Daughter of the Late Dr. Martin Luther King, Jr. Blasts Jonathan Majors for Comparing Meagan Good to Her Mother, Coretta Scott King

by Xara Aziz
Left: France 24/Right: Instagram @meagangood

The daughter of the late Dr. Martin Luther and Coretta Scott King wants to let us know that her mother was nothing like Meagan Good, the girlfriend to Jonathan Majors who was recently convicted of assault and harassment.

Last month, audio recording during the trial of the Creed III actor revealed him telling his then-girlfriend to behave more like Coretta Scott King and Michelle Obama.

Social media went into a tizzy, with even the youngest daughter to Dr. Martin Luther King, Jr. speaking out.

“My mother wasn’t a prop,” King posted on social media. “She was a peace advocate before she met my father and was instrumental in him speaking out against the Vietnam War. Please understand…my mama was a force.” 

Majors, 34, was found guilty of misdemeanor assault and harassment last month after he was involved in a domestic dispute un New York with Grace Jabbari. In an interview on Good Morning America, he said he was shocked by the verdict.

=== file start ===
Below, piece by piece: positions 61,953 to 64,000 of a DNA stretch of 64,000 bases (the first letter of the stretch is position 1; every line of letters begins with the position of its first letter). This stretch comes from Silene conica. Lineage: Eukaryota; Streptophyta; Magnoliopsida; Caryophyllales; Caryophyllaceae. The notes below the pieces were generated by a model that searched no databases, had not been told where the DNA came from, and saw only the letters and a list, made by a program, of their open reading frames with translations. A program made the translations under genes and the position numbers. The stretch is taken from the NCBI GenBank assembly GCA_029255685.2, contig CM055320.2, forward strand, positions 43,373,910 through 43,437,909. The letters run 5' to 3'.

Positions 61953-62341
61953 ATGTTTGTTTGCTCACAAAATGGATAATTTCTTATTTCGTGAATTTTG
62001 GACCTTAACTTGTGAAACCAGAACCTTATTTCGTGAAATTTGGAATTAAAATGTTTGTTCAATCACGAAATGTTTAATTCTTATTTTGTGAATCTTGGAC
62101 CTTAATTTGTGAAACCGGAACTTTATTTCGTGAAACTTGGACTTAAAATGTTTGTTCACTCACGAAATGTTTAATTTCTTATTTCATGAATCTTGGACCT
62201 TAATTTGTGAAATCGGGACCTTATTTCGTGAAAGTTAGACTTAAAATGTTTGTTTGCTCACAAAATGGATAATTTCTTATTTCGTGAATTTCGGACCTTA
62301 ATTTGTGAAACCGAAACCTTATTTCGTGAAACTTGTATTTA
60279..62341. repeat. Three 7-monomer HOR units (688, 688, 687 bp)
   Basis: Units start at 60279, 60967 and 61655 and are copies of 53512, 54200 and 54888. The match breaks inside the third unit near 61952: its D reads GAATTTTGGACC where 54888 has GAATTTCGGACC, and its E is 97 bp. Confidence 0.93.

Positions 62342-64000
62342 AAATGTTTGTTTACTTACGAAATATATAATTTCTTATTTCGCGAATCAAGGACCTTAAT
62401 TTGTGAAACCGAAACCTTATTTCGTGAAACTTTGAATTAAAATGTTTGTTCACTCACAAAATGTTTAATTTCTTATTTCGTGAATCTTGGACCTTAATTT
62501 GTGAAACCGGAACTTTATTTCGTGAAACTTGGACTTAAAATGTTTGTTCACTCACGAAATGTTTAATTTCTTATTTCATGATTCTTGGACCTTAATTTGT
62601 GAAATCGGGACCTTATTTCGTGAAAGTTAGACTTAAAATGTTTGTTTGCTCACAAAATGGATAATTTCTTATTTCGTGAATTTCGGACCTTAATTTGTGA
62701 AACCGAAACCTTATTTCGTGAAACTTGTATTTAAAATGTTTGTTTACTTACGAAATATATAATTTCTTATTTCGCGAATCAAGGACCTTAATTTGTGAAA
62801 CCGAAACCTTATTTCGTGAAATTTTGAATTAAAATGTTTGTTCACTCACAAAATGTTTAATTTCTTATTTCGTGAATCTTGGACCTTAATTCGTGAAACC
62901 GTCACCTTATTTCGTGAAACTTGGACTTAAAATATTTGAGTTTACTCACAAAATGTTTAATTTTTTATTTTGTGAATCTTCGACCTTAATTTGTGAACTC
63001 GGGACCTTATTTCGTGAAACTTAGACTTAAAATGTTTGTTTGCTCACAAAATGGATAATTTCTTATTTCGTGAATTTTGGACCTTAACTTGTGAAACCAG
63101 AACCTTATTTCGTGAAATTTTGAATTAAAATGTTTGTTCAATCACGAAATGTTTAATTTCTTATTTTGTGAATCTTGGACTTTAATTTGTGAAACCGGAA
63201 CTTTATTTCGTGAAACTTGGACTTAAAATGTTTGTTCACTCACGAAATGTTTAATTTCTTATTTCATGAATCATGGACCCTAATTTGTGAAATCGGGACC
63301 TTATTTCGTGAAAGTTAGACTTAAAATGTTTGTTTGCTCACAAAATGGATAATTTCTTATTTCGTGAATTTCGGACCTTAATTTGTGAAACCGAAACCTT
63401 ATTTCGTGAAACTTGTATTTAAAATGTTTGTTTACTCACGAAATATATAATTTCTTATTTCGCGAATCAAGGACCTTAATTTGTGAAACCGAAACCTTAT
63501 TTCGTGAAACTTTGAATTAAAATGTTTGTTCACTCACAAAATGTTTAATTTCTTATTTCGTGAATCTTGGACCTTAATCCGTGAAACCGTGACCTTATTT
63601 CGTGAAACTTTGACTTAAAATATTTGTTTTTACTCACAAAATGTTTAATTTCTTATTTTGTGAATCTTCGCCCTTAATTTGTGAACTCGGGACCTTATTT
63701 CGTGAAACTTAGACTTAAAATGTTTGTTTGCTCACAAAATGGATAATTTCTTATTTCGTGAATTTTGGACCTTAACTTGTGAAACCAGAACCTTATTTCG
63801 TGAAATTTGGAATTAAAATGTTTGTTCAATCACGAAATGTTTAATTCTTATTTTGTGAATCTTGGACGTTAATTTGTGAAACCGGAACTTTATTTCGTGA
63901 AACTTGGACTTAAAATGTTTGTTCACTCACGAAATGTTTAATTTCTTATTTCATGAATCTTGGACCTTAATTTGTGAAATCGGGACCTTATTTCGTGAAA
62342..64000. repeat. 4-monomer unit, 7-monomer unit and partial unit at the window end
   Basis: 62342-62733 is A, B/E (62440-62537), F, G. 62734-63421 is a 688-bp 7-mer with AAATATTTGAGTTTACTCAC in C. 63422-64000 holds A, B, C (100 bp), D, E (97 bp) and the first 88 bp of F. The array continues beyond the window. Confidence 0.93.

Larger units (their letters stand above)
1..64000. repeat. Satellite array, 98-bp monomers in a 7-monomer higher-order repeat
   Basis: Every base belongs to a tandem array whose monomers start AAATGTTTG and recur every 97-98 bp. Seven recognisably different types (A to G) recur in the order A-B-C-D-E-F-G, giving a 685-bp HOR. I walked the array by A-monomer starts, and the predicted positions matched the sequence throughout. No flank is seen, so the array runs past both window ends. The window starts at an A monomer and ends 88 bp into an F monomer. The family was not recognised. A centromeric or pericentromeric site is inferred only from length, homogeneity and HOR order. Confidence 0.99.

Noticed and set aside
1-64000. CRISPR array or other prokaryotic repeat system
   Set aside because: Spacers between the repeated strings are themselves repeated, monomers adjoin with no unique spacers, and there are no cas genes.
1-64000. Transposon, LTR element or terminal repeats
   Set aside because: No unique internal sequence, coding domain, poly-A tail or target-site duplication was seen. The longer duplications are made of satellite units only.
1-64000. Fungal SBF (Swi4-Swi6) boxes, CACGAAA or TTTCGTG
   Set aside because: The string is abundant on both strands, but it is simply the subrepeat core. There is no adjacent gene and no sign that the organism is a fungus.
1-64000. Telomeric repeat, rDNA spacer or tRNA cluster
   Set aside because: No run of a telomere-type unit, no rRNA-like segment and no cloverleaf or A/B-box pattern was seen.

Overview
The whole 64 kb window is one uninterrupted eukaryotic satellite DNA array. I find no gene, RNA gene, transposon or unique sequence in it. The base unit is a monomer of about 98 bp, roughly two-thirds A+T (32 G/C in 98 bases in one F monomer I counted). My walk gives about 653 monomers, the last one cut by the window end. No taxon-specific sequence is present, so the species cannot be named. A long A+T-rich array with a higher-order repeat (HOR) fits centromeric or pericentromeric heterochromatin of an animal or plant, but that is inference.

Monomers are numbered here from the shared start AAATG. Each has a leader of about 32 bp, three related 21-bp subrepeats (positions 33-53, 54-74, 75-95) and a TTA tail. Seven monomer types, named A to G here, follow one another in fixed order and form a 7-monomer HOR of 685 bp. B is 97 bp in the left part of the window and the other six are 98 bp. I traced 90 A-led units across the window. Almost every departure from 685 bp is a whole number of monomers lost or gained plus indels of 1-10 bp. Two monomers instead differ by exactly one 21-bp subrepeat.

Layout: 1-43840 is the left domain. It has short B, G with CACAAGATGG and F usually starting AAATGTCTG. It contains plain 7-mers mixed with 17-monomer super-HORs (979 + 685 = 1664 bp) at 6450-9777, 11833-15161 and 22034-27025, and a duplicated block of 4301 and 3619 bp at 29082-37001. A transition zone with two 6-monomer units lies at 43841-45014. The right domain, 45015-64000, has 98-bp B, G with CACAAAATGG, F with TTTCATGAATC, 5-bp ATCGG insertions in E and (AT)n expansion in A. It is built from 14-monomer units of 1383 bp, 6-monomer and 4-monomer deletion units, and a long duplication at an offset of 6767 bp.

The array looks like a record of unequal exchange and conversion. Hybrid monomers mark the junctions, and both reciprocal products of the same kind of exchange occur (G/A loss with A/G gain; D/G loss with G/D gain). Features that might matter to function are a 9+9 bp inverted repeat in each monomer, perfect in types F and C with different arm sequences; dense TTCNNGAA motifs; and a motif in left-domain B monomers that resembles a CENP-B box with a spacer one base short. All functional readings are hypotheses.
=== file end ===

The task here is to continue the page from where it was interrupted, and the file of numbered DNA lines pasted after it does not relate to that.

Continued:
He was then asked to speak on his relationship with Good, to which he said she has been “an angel. She’s held me down like a Coretta. I’m so blessed to have her.” 

Yet again, social media users had words.

“Reducing Coretta Scott King to a ‘ride or die chick’ is pathetic,” one user wrote.

“Coretta Scott King was not a sidekick. She was an activist before and after MLK’s death, mobilized Black voters & was a political force for decades,” another chimed in. “She was not a silent trophy wife. Don’t say you ‘want a Coretta’ if you don’t want a Black woman who will hold you accountable.”

But on Meagan Good’s Instagram page, commenters were singing another tune.

“Yes Coretta Scott King Majors. You better work,” one user commented.

“That’s right get it Coretta,” another wrote.

In 2017, King penned a heartfelt Op-Ed for Huffington Post about her mother’s legacy, including sharing with the world that in addition to being by her husband’s side during the height of the Civil Rights movement, her mother was a talented musician and ardent activist who championed for equality.

“Before she was a King, my mother was a peace advocate, a courageous leader and an accomplished artist,” King wrote. “When my father, Martin Luther King, Jr., encountered her in Boston, he encountered a whole woman, a woman of substance, a woman who, as the traditional black Baptist church still sings, had ‘a charge to keep, a God to glorify.”

Related Posts

Crown App